Ms Ang Bee Lian, 24 June 2014
The subject of integrated care continues to be an active issue for discussion after my earlier letter on this topic. I had reiterated the importance of social and health integration in service delivery for vulnerable adults and in particular older persons who are frail. There are several issues that are common in all countries that are focusing on integrating the health and social care systems or service providers. These often start from who should ‘own’ the patient and her problems. As there is often no clear ownership, the information gets lost as she navigates the systems. With the pressure of time and urgency in discharging a patient, there is limited involvement of the user or patient and her family in the management and strategy of care. Other issues have to do with the challenge of effectively treating patients for often more than one condition. This often lands the patient in the community without a good handing off to a service provider in the community, if there is to be one. Yet another challenge for providers is to focus attention on how to treat the multiple conditions of users in a coordinated fashion.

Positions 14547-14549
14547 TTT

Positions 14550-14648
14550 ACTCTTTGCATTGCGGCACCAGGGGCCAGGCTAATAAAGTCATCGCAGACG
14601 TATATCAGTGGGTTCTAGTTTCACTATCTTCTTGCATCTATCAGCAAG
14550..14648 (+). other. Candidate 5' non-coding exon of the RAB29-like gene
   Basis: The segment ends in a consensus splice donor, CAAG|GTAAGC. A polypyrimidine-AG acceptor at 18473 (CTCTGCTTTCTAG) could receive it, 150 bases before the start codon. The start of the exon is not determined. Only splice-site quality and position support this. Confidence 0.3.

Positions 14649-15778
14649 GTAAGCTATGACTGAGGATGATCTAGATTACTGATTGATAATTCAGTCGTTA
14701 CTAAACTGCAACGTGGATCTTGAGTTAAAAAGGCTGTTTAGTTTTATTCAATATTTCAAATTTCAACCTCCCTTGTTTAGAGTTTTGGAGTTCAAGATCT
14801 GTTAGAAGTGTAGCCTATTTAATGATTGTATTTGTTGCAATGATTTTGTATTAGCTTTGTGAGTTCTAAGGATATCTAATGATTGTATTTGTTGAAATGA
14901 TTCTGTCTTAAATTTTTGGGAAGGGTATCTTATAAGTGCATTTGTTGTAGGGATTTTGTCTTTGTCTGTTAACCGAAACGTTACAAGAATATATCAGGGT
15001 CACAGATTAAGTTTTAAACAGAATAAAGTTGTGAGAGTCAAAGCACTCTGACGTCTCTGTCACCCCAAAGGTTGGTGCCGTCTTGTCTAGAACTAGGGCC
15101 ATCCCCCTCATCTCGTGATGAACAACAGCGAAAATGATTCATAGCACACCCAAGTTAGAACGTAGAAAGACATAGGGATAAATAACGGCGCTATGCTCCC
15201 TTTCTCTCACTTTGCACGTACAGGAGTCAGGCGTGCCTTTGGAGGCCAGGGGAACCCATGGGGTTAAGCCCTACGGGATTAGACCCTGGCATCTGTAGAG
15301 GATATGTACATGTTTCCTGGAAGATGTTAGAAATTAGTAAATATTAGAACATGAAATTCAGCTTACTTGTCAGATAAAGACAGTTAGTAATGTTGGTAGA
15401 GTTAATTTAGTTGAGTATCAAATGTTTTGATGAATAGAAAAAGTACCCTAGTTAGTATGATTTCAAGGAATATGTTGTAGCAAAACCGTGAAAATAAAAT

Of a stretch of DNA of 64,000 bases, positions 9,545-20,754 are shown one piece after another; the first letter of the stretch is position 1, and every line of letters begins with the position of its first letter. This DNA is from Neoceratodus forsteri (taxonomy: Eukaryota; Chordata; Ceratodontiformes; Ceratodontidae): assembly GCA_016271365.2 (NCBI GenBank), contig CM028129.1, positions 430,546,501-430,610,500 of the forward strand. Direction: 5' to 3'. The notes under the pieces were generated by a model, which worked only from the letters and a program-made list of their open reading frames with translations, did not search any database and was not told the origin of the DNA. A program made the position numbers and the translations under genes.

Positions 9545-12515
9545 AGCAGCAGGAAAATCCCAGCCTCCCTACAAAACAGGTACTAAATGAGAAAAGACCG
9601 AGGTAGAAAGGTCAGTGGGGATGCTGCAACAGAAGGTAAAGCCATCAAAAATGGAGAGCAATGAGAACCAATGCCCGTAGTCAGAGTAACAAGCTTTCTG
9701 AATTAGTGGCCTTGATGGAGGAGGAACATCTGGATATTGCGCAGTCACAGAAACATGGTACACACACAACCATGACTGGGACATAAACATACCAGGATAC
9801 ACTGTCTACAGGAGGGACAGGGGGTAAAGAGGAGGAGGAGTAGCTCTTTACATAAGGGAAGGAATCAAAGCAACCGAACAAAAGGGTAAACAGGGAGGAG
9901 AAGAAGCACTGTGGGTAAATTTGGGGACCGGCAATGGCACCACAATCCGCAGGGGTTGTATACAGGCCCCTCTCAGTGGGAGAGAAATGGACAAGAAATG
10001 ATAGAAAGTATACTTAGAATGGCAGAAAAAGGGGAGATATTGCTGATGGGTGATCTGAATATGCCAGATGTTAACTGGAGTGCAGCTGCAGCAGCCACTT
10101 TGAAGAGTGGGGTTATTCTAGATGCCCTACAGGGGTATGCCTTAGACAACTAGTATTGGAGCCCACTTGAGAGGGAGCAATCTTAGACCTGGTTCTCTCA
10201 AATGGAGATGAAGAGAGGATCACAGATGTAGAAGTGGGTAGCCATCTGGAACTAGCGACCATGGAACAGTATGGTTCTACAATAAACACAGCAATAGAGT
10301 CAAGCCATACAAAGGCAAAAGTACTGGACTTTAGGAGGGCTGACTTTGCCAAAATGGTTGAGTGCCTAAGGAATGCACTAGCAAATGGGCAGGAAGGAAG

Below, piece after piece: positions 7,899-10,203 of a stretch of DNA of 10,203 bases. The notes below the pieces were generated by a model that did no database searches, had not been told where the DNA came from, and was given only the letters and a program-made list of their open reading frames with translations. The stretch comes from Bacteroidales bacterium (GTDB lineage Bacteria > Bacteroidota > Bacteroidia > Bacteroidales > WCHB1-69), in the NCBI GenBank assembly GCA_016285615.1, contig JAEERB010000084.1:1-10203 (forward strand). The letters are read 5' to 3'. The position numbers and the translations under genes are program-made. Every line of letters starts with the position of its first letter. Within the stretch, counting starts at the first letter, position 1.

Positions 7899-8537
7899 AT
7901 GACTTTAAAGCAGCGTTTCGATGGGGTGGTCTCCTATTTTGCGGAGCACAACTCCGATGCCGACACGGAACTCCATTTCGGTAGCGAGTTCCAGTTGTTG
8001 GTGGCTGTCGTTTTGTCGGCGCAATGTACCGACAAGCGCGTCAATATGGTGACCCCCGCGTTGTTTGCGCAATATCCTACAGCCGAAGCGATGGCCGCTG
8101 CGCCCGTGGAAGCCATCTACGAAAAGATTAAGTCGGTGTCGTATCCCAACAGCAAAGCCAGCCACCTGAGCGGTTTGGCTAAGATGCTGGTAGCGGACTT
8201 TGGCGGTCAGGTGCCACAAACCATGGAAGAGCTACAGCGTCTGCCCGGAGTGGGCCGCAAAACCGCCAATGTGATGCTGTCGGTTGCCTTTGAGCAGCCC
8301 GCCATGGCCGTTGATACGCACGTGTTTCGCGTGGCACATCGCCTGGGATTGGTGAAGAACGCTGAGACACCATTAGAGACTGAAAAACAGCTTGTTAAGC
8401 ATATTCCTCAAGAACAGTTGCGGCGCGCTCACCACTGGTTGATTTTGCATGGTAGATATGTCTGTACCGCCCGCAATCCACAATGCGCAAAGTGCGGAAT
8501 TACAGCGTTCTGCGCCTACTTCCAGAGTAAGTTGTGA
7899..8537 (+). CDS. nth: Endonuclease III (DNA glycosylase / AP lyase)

A common lament from the formal provider system is the lack of home care and informal support for a patient. This stems from the fact that we do not spend sufficient resources to cultivate the informal care support system, when in fact the system is critical in providing the appropriate combination of social and home care that recognises the interdependence of health and social care outcomes. So what results is the focus on acute care with ‘a cliff effect’ in managing the patient when she is discharged from the hospital as there is a lag in informal care and home care. Increasing attention should be given to supporting the expansion of the informal care network and integrating this into the care management process and to providing appropriate respite and support for informal carers. This is urgent as we face a larger number of older persons in the community and in need of care.
Integrated care may improve the quality and continuity of care. Yet there is no standard definition of ‘integrated care’. Various models in different countries are at an experimental stage and we too must evolve our own principles of integrated care and what integrated care implies in practice.
“[Integrated care] is a concept bringing together inputs, delivery, management and organisation of services related to diagnosis, treatment, care, rehabilitation and health promotion.” (Grone & Garcia-Barbero: 2001). So the notion of integrated care has two important components: that of ‘care’ and that of ‘integration’. And we can safely say that integrated care seeks to close the traditional division between health and social care. Ideally, it should begin with the patient’s perspective as the organising principle of service delivery and not begin with the typical supply-driven models of care provision. Integrated care should therefore enable health and social care provision that is flexible, personalised, and seamless.